Before you begin the process of applying for a reverse mortgage, it’s important to determine whether or not your property is eligible. Even if you are like the majority of reverse mortgage borrowers and live in a single family, one-unit home, you still need to go through the same process of qualifying.

First and foremost, the property that you wish to mortgage must be your primary residence. That means that you reside in this property (almost) exclusively and that it is not a second home or vacation home. In addition, it must be fully completed and occupied, with a certificate of occupancy or equivalent as proof. Manufacture homes built prior to 1975 are not eligible, while newer manufactured homes must conform to modern safety standards and stand atop a foundation in order to qualify. Boarding houses, Bed & Breakfasts, and Cooperatively Owned Units (Co-ops) are ineligible, as are properties that contain more than four units.

After you obtain the reverse mortgage, the property must remain your primary residence. If you permanently move out of the property (typically defined as leaving for more than one year), the reverse mortgage will be called by the lender, who may choose to initiate foreclosure proceedings. While the reverse mortgage is outstanding, renting the property is considered a breach of contract and will also lead the mortgage being called. In short, primary residence means primary residence. No exceptions.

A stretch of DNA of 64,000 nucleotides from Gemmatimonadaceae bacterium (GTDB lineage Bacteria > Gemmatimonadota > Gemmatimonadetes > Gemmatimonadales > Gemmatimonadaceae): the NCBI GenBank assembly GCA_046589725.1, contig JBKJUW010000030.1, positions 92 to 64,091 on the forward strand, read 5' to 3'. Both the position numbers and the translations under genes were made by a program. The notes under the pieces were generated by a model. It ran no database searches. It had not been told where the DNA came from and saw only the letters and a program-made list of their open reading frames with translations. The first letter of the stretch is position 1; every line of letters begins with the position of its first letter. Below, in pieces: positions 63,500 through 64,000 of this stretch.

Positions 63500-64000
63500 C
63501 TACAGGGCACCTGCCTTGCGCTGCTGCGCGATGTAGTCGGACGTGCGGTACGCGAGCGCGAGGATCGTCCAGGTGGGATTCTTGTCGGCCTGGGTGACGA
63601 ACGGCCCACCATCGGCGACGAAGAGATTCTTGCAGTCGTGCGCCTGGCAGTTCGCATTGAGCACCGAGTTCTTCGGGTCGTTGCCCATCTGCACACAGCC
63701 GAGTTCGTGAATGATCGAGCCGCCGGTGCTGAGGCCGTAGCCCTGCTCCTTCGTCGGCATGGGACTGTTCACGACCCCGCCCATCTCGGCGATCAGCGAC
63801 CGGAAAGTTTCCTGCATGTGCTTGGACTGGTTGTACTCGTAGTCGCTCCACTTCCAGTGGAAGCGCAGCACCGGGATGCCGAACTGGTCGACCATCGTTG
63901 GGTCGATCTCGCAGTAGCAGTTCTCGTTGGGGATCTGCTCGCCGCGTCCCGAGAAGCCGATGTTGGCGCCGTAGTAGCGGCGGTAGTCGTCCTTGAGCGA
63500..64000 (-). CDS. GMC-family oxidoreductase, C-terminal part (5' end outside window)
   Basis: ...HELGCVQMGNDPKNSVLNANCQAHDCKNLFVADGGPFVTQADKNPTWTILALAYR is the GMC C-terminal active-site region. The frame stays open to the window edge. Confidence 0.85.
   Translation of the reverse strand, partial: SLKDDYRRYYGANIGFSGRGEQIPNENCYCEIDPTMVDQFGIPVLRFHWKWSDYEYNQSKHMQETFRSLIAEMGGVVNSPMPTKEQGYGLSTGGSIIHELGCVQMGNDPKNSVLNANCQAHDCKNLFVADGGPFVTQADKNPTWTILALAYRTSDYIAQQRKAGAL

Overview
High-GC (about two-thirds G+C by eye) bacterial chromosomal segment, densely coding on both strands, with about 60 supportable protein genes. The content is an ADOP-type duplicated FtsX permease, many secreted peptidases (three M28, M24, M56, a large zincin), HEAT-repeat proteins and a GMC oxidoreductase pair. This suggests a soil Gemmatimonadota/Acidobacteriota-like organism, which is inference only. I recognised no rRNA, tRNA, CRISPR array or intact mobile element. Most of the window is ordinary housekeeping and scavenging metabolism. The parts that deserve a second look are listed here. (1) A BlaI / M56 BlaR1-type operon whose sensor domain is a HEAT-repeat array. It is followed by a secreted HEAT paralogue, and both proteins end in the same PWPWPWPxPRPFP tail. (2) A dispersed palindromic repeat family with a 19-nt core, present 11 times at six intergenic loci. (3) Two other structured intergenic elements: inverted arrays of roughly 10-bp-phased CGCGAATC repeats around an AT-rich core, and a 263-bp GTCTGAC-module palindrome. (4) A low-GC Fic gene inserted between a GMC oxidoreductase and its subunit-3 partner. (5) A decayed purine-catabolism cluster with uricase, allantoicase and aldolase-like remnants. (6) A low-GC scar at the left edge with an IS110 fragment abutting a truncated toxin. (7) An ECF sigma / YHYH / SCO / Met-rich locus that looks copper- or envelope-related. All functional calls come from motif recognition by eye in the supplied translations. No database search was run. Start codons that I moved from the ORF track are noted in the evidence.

Understandably, reverse mortgage lenders are less inclined to take on added risk for mortgages that will stay on their own books. That means that for properties in question (i.e. certain manufactured homes), most lenders will try to qualify you using the HECM reverse mortgage (which is probably just as well) than for any proprietary reverse mortgage products that they offer.

If you are still in doubt as to whether your property is eligible, contact a reverse mortgage lender near you.

One Response to “Reverse Mortgages: Eligible Properties”


    does a porprty added to famley trust by terstimentry transfer to hold for a child whitch became erivocable at the death fo the grantor can a trustee 62 years old get a reverce mortage if the names don’t match

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